Arthritis (Elbow)

  • Introduction

  • Conservative Treatment

  • Surgical Treatment

The elbow is the primary joint that connects the forearm to the rest of the upper arm and shoulder. It allows for the ability to perform basic activities such as getting dressed, lifting and throwing objects, combing one’s hair etc. The elbow is held together by ligaments while tendons attach muscles to bones and pull on the bones, allowing the elbow to bend. When degeneration of the elbow occurs, and there is wearing down of the cartilage, it is known as elbow arthritis.

There are several variations of elbow arthritis with the two most common being osteoarthritis and rheumatoid arthritis. Osteoarthritis is a chronic condition known to destroy cartilage, which allows the elbow to glide smoothly. Arthritis can develop as the result of wear and tear, following trauma to the elbow or through genetic predisposition. Rheumatoid arthritis is a condition resulting from an autoimmune disease which causes the body to attack the lining of the joint, instead of protecting it. Both rheumatoid and osteoarthritis produce symptoms of pain, swelling, stiffness, damage to the joint, and loss of range of motion.

Nonsurgical treatment is the mainstay treatment for early stages of arthritis. Ceasing or modifying strenuous activity that cause arthritis helps reduce pain. Anti-inflammatory medications, bracing and other medications can help treat the symptoms of arthritis. Corticosteroid injections are also very effective in reducing swelling and pain.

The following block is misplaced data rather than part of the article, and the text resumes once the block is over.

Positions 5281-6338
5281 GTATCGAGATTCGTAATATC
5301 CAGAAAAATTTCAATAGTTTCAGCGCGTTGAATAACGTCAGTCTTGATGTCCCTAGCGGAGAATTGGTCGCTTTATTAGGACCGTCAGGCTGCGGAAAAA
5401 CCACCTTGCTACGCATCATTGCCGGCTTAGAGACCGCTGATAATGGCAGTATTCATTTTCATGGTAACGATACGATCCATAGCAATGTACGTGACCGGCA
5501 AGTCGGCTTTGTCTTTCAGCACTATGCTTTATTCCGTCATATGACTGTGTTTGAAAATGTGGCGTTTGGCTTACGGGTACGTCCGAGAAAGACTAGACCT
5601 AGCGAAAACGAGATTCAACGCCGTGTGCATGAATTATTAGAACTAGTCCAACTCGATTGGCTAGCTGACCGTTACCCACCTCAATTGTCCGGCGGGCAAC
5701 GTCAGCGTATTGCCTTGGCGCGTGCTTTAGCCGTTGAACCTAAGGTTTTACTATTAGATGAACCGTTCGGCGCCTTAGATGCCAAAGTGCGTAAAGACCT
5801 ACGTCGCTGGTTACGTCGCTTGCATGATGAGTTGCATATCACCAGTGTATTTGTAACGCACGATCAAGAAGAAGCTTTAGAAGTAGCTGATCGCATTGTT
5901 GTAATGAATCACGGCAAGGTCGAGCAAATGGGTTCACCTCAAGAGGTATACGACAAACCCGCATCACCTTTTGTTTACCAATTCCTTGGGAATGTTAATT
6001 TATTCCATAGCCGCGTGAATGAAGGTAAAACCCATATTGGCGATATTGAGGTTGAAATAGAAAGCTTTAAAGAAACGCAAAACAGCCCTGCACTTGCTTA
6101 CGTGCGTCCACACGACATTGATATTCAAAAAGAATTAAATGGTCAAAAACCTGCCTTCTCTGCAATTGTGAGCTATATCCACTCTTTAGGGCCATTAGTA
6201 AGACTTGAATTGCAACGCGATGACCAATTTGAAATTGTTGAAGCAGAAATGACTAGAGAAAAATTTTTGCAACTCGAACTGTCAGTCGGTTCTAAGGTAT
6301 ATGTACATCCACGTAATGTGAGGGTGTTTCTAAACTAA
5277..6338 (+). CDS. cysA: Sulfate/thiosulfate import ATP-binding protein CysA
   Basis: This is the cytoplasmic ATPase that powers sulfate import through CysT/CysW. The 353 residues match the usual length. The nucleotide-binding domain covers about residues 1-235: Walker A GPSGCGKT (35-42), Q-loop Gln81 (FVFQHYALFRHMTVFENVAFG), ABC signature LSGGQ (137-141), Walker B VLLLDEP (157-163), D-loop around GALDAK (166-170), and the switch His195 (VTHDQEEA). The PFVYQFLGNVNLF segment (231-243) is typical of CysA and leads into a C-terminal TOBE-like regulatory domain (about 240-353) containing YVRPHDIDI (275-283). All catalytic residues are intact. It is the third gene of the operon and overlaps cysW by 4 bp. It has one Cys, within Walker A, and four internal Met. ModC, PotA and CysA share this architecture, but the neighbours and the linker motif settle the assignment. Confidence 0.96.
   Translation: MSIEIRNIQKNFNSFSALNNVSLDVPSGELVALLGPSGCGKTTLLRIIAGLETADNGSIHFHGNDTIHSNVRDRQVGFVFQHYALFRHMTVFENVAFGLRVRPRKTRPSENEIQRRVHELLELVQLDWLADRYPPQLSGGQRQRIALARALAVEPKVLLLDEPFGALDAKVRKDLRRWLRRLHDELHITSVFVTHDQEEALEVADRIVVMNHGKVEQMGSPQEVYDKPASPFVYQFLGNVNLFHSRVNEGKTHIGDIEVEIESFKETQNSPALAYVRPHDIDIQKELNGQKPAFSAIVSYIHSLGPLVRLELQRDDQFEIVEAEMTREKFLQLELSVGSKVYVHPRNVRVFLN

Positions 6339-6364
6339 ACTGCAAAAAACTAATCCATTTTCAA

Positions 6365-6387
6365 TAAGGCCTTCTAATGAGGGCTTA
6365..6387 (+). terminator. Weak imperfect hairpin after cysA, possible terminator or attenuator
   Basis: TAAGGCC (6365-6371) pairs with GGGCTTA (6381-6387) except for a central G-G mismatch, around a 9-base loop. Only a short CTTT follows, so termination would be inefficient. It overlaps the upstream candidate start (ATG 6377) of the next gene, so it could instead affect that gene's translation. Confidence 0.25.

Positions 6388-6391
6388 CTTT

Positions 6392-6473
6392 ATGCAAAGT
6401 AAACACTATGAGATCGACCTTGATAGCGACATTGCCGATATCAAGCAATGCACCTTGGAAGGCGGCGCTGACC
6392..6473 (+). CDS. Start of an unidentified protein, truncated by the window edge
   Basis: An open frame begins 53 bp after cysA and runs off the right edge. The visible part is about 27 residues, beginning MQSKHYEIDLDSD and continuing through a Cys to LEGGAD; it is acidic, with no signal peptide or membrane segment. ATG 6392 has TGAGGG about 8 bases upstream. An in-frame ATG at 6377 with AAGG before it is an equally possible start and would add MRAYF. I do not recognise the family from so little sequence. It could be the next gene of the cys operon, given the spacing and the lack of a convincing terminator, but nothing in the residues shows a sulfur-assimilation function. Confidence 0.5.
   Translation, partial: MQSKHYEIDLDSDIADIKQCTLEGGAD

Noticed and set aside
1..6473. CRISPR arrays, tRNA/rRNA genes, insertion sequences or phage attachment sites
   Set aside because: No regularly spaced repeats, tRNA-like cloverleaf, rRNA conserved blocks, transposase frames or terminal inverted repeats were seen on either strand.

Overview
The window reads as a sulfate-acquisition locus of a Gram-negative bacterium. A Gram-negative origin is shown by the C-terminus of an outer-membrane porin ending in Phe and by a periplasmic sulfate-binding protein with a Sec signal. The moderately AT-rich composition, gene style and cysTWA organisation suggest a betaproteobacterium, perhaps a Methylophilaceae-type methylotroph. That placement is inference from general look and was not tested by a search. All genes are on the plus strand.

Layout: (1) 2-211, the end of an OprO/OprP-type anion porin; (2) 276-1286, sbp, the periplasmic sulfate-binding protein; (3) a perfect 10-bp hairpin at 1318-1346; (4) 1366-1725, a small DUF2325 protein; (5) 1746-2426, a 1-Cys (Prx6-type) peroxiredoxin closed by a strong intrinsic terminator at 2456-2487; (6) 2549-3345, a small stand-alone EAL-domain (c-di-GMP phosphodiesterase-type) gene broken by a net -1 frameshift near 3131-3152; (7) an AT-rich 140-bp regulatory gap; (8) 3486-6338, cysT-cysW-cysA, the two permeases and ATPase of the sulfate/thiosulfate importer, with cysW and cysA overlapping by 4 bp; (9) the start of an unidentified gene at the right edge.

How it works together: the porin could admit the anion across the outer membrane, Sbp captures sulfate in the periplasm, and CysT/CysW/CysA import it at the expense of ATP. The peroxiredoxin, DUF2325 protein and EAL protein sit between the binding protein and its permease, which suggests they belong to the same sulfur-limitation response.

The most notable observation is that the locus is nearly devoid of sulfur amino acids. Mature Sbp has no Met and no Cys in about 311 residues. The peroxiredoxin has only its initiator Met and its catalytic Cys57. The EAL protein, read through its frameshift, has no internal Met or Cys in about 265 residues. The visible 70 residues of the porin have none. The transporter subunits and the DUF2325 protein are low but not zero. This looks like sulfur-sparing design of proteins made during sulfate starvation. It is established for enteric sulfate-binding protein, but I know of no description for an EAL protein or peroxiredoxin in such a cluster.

Our Physicians whom specialize in conditions of the hand and upper extremity

When conservative treatment measures are exhausted, surgery may be indicated. Surgical options include arthroscopic procedures or open procedures to clean up the join, or resurface it. Numerous types of surgery are available so your surgeon is able to tailor your surgery to your specific needs. Ultimately, a total elbow replacement can be performed for end-stage elbow arthritis. This procedure is tailored for very specific patients and is less commonly performed than total knee and hip replacements.

Our Physicians whom specialize in conditions of the hand and upper extremity

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